Mar 27, 2007

Wisconsin - Improper trash burning is illegal & hazardous, but DNR offer alternatives

SPOONER, Wis. -Anyone taking a match to a woody debris pile this spring may want to think twice. If the pile contains household trash the fire will be adding dangerous pollutants to the air.

According to the U.S Environmental Protection Agency, a single household open burning unsorted trash can produce as much of some cancer causing emissions as a 200-ton-per-day municipal waste incinerator with high efficiency emission control technology.

"Burning any material, whether plastic, paper or wood, produces a variety of hazardous and toxic air pollutants, including carcinogens such as arsenic, benzene and formaldehyde," said Neal Baudhuin, Department of Natural Resources air management supervisor at Rhinelander. "Looking for alternatives to burning is one thing everyone can do to help our environment," he added.


Burning poses fire danger - Debris burning is also the number one cause of wildfires in Wisconsin.

These fires often threaten the safety of citizens and fire fighters, burn structures, and damage natural resources. Because of their danger, debris burns are regulated by state code. Requirements include not burning until after 6 p.m. nor on Sundays, holidays and during high winds when the ground is not snow covered.

Permits for burning outside of city limits may be obtained at DNR service centers local ranger stations or from volunteer emergency fire wardens in the community. Permits help inform local citizens of the correct method to burn allowable materials and alerts fire fighters to locations of where to expect smoke.

Even though a person has a permit, if a fire escapes from control or the person fails to extinguish the fire, he or she can be held responsible for all costs of suppression and civil damages. Anyone burning without a permit may be issued a citation.

In addition, burning the following materials is prohibited under any conditions:

  • wet, combustible rubbish;
  • oily substances, such as oily or greasy rags and oil filters;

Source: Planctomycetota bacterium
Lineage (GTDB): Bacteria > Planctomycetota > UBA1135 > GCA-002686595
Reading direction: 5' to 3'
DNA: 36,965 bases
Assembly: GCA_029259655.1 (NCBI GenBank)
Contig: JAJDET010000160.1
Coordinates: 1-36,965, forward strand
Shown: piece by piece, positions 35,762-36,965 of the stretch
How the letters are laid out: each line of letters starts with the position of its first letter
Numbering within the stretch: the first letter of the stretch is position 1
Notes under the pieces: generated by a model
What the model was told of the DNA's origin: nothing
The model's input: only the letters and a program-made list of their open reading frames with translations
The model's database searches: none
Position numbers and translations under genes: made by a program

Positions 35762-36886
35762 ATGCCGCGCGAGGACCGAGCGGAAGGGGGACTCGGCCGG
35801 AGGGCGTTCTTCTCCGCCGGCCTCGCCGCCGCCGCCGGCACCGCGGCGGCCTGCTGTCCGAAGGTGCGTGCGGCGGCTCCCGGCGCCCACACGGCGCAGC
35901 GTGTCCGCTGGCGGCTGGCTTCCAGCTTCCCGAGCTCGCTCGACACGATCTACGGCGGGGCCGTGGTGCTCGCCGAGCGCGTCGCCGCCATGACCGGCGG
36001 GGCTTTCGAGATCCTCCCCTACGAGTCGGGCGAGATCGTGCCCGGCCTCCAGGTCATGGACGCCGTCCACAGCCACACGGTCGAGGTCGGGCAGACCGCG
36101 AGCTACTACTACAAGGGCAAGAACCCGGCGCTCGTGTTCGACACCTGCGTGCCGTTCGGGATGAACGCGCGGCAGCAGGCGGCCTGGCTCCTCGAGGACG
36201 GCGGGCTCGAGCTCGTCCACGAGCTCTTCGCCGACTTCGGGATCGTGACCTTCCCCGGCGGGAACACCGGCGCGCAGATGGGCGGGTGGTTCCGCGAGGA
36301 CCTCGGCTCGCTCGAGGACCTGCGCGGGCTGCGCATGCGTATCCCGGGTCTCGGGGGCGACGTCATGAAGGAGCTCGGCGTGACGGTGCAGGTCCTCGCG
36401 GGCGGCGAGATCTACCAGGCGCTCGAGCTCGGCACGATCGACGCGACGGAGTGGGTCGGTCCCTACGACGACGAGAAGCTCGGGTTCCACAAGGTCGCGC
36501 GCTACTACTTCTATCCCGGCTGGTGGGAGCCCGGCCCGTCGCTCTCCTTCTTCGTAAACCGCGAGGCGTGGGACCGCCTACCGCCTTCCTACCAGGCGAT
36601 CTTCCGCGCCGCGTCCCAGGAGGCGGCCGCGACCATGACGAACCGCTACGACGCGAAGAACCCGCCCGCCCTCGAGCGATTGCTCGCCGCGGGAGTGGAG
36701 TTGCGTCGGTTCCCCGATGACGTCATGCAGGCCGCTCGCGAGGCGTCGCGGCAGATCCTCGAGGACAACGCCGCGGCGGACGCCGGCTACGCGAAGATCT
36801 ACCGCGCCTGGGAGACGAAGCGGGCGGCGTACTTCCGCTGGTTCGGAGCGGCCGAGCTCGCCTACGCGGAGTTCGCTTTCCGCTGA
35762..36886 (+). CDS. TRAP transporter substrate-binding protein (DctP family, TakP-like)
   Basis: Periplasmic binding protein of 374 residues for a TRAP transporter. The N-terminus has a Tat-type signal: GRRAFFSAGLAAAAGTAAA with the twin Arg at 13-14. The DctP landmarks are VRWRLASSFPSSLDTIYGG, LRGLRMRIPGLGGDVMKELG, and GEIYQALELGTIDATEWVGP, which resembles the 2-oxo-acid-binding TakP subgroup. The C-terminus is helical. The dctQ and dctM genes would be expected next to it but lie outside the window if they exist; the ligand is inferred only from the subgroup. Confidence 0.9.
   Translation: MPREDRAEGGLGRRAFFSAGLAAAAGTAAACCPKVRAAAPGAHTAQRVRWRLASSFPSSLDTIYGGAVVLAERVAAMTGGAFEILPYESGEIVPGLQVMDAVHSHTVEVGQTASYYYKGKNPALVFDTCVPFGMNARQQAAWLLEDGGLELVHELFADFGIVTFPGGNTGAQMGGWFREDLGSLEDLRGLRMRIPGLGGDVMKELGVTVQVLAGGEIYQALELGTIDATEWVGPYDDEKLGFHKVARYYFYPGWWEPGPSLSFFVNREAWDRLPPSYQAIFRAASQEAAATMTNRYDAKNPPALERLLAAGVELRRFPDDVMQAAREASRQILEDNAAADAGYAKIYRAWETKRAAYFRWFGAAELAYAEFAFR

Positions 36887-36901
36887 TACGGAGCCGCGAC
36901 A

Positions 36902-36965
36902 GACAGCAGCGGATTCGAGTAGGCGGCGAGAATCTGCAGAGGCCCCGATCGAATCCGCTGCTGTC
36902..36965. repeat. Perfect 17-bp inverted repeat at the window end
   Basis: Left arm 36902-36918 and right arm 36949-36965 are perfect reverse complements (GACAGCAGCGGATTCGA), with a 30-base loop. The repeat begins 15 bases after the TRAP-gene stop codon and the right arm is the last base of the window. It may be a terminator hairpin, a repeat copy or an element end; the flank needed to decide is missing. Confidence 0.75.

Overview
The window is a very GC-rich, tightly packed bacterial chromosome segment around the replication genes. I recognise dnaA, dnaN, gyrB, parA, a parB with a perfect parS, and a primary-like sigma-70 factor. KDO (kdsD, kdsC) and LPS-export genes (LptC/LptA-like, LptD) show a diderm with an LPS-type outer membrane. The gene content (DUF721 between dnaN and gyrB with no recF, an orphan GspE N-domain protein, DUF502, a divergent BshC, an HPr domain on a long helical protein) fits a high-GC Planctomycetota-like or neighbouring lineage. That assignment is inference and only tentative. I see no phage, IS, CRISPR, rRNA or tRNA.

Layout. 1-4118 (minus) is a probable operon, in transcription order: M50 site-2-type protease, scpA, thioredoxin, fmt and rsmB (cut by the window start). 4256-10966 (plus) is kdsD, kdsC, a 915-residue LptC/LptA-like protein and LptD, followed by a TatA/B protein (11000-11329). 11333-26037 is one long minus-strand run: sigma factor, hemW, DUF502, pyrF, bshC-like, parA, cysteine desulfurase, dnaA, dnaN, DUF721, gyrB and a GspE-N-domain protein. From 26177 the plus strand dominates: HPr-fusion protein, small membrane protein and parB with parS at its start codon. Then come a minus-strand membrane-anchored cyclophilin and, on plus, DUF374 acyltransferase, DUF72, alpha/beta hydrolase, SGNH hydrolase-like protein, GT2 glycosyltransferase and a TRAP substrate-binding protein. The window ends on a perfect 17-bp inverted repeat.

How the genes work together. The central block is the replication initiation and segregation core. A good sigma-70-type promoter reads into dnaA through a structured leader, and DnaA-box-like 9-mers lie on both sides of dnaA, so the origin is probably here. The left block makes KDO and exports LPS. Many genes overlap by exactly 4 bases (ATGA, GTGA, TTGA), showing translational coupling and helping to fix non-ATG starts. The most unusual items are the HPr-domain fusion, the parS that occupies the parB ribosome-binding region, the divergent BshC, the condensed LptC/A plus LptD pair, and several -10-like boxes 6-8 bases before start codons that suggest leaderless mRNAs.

• asphalt products such as shingles or tar paper;
  • plastics of any kind, including plastic bottles and plastic bags;
  • rubber products, including tires and hoses;
  • treated, stained or painted wood; and
  • upholstered furniture, bedding, carpeting, etc.
  • recyclable paper or cardboard; and
  • garbage.
Homeowners may also burn small quantities of nonrecyclable paper and unpainted, untreated wood. State and local laws require recycling of plastic containers, corrugated cardboard, newspaper, magazines and office paper. Penalties can be assessed to individuals and businesses for the improper disposal of recyclables.

However, if people do choose to burn, DNR air quality specialists say they should be courteous to neighbors and be aware of the effect the smoke and air pollution has on people and the environment downwind. They recommend people look into alternatives to getting rid of burnable waste.

"Property owners may want to donate items like furniture, appliances and other usable household items to local thrift stores, charities or schools as a first option rather than burning or landfilling them," said Bob Germer, a DNR recycling specialist.

Brush, leaves and plant clippings could be composted. Backyard composting information is available at local DNR Service Centers.

Outdoor enthusiasts may want to use renewable paper products for meal preparation rather than more costly, hard-to-manage plastic and foam utensils. Burning a paper plate in a campfire creates less of an environmental and human health impact than the black noxious smoke of a foam plate. Wash and reuse the plastic utensils.

Businesses , commercial enterprises, and industries may not use burn barrels or openly burn wastes and may not be granted burning permits by municipalities. Businesses may obtain a permit to burn small brush piles that are the result of clearing business property on a case-by-case basis.

The Department of Natural Resources encourages all persons to consider alternatives to open burning such as reducing the amount of waste produced, reuse of items, recycling, chipping and composting yard and brush and landfilling.

Waste reduction, reuse, and recycling information is also available on the DNR Web site and at DNR service centers.

FOR MORE INFORMATION CONTACT: Bob Germer, DNR recycling specialist – (715) 635-4060